Mishra, 2012). This relation is the foundation of estimating the concentration of chl-a in water. A prominent absorption at a wavelength indicates a higher concentration of a set constituent. The reflectance at a wavelength of high scattering by a constituent should not variate much with higher or lower concentrations of set constituent. Vital for establishing such a relationship is that no other constituents affect the absorption or reflectance at the wavelengths researched. CDOM has the most prominent absorption in the blue and green part of the spectrum, but also absorbs light in the red and NIR regions (Mishra & Mishra, 2012), which in theory could affect the relationship of the reflectance at these wavelengths with chl-a concentration. When researching chl-a concentration using its absorption and reflectance peak, Mishra & Mishra (2012) assumed that the absorption at of CDOM at these wavelengths would be of similar magnitude, not affecting the relationship with chl-a.
Where there has been extensive research to applying these techniques on large water bodies, only little research exists on applying this to rivers. This concept has been applied using hyperspectral airborne sensors (Olmanson et al., 2013; Shafique et al., 2003), and using satellite systems is the next step logical step. A start has been made, for example by Kuhn et al. (2019), using Landsat-8 and Sentinel-2 products to estimate chl-a concentration and turbidity on large Amazon, Columbia, and Mississippi rivers. Also Prasad et al. (2020) made progress in estimating chl-a of the Upper Ganga River, using different band-ratios using Landsat-8 bands. Applying such methods of satellite remote sensing to rivers could offer a wide range of solutions to problems concerning water quality estimations.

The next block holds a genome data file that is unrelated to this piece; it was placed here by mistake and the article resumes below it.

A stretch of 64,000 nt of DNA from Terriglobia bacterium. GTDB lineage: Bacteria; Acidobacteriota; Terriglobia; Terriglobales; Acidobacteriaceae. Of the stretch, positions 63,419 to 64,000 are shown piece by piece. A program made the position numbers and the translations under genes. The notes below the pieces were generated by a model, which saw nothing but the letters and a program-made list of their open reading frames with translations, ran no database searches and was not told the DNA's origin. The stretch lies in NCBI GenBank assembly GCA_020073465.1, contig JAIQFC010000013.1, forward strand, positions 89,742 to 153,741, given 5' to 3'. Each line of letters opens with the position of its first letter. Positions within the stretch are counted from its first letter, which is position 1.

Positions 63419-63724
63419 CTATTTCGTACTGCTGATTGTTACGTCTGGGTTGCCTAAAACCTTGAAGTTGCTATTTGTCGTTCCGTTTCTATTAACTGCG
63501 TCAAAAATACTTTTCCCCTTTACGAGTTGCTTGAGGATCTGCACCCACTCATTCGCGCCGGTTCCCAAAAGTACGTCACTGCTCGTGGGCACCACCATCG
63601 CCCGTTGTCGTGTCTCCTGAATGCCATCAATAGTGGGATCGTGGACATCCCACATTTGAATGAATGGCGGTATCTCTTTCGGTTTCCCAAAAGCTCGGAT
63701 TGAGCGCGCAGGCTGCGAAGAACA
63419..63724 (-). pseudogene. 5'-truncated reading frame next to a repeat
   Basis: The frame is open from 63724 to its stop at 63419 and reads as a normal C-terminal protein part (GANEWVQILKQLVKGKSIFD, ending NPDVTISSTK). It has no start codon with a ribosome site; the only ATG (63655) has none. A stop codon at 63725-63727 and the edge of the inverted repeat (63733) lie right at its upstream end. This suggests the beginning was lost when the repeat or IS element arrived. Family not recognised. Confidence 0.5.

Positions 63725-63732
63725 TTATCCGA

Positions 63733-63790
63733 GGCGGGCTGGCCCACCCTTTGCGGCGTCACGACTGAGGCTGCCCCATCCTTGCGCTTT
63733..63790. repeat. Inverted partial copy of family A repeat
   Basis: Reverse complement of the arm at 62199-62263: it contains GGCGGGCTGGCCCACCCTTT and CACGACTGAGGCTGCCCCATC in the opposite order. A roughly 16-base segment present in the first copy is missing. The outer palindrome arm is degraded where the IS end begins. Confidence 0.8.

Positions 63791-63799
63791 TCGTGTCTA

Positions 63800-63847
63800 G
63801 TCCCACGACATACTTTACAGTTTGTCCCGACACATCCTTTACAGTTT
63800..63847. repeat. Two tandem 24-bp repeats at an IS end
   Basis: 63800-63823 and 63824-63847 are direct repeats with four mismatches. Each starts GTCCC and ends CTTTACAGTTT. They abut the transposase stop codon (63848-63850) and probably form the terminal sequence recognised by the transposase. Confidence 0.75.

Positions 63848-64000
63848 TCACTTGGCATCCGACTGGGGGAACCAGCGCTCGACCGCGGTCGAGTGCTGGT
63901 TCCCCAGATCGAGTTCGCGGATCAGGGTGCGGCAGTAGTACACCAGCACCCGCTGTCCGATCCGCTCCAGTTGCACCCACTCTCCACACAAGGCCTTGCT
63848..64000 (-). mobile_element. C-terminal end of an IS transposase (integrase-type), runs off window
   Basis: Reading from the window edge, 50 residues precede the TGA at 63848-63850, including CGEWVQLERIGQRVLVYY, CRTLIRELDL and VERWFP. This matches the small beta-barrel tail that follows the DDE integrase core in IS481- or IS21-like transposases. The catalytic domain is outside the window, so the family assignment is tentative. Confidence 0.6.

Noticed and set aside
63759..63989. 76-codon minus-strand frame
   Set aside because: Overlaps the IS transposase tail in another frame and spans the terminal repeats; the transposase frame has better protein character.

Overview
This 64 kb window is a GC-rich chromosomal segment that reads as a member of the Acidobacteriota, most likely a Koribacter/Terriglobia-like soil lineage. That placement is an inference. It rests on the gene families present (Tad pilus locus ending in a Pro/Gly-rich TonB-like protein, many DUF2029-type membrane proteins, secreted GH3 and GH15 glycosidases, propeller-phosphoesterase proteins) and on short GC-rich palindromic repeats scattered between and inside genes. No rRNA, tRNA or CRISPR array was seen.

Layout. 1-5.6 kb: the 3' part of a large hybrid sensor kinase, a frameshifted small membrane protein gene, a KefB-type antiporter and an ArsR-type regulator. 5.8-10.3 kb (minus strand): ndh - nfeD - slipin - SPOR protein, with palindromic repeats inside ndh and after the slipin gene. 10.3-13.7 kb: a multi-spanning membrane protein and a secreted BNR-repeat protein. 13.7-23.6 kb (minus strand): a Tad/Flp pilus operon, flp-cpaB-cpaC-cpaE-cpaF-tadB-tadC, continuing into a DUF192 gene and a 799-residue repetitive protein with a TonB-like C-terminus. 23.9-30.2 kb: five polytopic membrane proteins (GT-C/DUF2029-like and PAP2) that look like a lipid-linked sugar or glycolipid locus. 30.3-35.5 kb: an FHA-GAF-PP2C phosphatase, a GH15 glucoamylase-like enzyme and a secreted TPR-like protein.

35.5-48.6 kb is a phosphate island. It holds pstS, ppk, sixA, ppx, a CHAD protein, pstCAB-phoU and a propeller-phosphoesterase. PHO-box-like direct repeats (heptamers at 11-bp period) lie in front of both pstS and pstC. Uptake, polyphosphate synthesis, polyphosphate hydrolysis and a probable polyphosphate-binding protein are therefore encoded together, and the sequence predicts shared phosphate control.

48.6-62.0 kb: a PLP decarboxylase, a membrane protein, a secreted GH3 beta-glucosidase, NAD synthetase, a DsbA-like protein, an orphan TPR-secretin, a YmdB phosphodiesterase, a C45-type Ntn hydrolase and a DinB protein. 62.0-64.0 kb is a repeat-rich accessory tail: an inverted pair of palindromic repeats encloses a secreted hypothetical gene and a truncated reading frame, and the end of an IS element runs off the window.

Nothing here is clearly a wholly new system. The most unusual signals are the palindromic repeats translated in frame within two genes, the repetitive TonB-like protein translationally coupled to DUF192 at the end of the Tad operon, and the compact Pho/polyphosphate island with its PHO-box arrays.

Various water quality parameters of river water, among which chl-a concentration, could be estimated using hyperspectral, medium-high resolution satellite imagery. PRISMA (Agenzia Spaziale Italiana, 2020), a satellite launched in 2018 by Agenzia Spaziale Italiana (Italian Space Agency), or ASI, offers the opportunity to estimate these parameters in smaller water bodies, like rivers, with its 30m spatial resolution and its 238 spectral bands. Such estimations could be performed remotely and automatically. The product of such estimation would be a distribution map of a set water quality parameter, covering more area of the river in a single moment than any in-situ analyses could perform.
It would enable entities to perform the required water quality monitoring using only little resources.
It could also offer national and international governmental bodies the opportunity to verify water quality data if monitoring is performed insufficiently or completely lacking. Possible sources of river water constituents or pollution could be deduced from these estimations as well. This would improve strategies for water management, enable a better enforcement of water legislation, and prevent pollution.